With a torrid past that haunts him, a movie theatre owner is hired to search for the only existing print of a film so notorious that its single screening caused the viewers to become homicidally insane.
The bankrupted owner of the movie theater 'Vogue', Kirby Sweetman, is hired by the eccentric private collector Mr. Bellinger to search and find the only existing print of the legendary horror film "La Fin Absolue du Monde" by Hans Backovic. This lost film is considered magic and cursed, and has been presented only once to an audience at the Sitges Festival, driving the people insane and causing bloodshed in the theater. The director, the crew and everybody involved in its production seemingly have died since. Kirby owes 200.000 dollars to his father-in-law, who blames Kirby for the death of his daughter Annie, and accepts the assignment to pay his debt. Bellinger shows him a souvenir from the film in his basement, a chained angel that had his wings torn off in the movie. Kirby travels to France to meet a contact and has glimpses of his beloved Annie, initiating his journey to hell.Written by
Claudio Carvalho, Rio de Janeiro, Brazil
Highest rated episode of the series on IMDB. See more »
Kirby visits Henri Cotillard's office in Paris, France. When Henri asks Kirby for the name of the film he's looking for, he puts his right hand by his computer monitor. In the next shot, Henri's arm is by his side. See more »
I know what you want, you want to see the movie!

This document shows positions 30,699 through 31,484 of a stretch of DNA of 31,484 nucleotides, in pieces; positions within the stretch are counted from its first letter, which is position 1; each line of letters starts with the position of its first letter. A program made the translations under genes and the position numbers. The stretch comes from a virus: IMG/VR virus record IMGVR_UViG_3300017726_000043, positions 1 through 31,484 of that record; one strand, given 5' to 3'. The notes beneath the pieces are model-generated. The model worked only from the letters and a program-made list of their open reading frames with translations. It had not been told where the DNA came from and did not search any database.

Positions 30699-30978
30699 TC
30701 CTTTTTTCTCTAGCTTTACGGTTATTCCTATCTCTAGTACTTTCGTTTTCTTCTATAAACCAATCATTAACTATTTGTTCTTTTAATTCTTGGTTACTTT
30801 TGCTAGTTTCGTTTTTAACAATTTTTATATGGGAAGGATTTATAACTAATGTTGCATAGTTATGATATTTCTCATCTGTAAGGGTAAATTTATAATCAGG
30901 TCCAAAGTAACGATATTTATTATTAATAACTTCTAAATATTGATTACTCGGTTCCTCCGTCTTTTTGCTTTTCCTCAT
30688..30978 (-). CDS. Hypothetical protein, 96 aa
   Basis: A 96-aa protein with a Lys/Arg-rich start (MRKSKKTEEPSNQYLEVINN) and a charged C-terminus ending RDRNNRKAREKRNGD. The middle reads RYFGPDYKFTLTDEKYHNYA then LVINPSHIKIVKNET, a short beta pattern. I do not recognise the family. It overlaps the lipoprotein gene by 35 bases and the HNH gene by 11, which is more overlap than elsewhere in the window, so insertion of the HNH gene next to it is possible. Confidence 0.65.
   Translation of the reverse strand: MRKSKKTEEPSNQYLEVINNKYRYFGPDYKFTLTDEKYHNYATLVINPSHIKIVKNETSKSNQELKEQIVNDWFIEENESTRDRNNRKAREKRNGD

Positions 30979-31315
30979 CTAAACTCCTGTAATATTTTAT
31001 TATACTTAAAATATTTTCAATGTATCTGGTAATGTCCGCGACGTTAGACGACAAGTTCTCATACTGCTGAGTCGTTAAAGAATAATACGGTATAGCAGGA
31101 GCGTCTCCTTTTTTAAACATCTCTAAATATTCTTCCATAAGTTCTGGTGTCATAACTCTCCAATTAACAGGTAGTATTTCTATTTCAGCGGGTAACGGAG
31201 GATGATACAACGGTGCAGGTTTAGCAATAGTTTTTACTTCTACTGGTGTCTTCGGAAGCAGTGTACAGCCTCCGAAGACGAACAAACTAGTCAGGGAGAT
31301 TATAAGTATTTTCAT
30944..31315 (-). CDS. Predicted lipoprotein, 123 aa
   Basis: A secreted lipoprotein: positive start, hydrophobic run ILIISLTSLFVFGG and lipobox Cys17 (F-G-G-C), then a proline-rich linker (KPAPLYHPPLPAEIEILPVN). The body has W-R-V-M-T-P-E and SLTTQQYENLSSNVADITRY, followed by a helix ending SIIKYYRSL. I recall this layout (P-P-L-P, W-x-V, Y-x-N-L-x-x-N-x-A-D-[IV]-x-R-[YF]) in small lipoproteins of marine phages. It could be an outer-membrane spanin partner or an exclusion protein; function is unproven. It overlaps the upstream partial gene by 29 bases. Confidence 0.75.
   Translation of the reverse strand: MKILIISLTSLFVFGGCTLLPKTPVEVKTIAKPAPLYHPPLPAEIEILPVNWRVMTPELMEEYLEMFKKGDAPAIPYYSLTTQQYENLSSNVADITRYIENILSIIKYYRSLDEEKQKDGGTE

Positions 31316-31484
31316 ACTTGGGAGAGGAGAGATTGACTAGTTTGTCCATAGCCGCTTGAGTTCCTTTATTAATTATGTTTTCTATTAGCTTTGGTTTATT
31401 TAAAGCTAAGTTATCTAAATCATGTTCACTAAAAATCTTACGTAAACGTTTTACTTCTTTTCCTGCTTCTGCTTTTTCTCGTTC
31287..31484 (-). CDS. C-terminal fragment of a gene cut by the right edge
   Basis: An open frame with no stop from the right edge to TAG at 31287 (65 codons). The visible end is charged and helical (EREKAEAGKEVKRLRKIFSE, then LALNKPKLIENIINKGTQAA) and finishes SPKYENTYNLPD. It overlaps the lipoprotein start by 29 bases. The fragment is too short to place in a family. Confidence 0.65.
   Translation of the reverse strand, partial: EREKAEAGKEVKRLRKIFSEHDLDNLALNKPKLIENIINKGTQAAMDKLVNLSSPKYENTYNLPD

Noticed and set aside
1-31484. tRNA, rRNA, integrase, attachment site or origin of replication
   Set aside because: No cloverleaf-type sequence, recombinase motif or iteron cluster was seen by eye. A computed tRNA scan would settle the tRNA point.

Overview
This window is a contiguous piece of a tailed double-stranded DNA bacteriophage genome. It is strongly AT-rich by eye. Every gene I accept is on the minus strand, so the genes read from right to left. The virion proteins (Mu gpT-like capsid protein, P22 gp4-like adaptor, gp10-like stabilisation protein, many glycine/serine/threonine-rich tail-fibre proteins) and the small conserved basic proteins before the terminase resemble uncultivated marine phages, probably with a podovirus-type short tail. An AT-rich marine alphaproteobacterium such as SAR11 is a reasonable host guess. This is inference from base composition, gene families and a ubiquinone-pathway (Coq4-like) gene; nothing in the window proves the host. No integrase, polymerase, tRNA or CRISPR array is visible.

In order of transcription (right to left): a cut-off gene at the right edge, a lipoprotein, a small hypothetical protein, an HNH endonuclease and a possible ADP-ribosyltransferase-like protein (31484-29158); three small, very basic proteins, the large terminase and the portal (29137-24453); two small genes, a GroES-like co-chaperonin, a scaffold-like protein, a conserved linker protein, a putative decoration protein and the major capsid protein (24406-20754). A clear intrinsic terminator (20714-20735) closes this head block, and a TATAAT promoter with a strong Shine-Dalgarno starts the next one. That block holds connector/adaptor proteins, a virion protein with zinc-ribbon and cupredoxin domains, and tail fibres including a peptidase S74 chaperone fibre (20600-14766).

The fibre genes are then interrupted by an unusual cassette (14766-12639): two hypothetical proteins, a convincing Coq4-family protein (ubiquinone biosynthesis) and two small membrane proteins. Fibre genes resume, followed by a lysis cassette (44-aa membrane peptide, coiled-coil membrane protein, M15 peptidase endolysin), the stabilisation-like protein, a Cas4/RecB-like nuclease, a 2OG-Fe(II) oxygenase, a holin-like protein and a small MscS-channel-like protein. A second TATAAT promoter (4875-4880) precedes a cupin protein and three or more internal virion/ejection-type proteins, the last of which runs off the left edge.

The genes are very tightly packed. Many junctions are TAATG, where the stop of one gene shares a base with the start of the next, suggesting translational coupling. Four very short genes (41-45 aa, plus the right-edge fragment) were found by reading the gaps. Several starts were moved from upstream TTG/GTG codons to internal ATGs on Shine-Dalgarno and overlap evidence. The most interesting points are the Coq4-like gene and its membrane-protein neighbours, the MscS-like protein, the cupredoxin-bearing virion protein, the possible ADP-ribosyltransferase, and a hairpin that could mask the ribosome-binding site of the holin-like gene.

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La Fin Absolue Du Monde...The Absolute End of the World.
This is the first "Masters of Horror" episode that I've watched and I thought it was a fairly cool and creepy little story. It reminded me of The Ninth Gate, only this time, instead of books, the search was for a very rare movie called La Fin Absolue Du Monde, or The Absolute End of the World. The movie was said to be so powerful, so evil, that anyone who watched it turned violently insane. The man who wants this notorious film is played by Udo Kier, who is always fun to watch and has great expressions. The rest of the cast is adequate and Carpenter's direction is mostly solid, though it doesn't really feel like a Carpenter picture. His son, Cody, composed the music, which fit the short quite well; it was like the Halloween theme with a touch of Goblin.
Cigarette Burns was a TV production and unfortunately, it felt like one. I think it would've been better suited as a full length feature, where the characterization and plot could be fleshed out further and fine tuned, instead of trying to cram everything into under an hour. Still, it was an admirable effort and the material is definitely interesting (I especially liked the angel subplot). And with the gore, crazy scenes, and several nods to horror fans, collectors, and cinema itself, Cigarette Burns turned out to be a pretty entertaining little picture.
The DVD has many extras (and Easter Eggs), including a commentary with the director and one with the writers. Carpenter's has a few fun moments but going by it and his interviews on the disc, he just doesn't seem to care much anymore. The writers, Scott Swan and Drew McWeeny (McWeeny hehe), were a lot more excited and hopefully we'll see good things from them in the future. I see they're currently writing the script for the remake of Race with the Devil.
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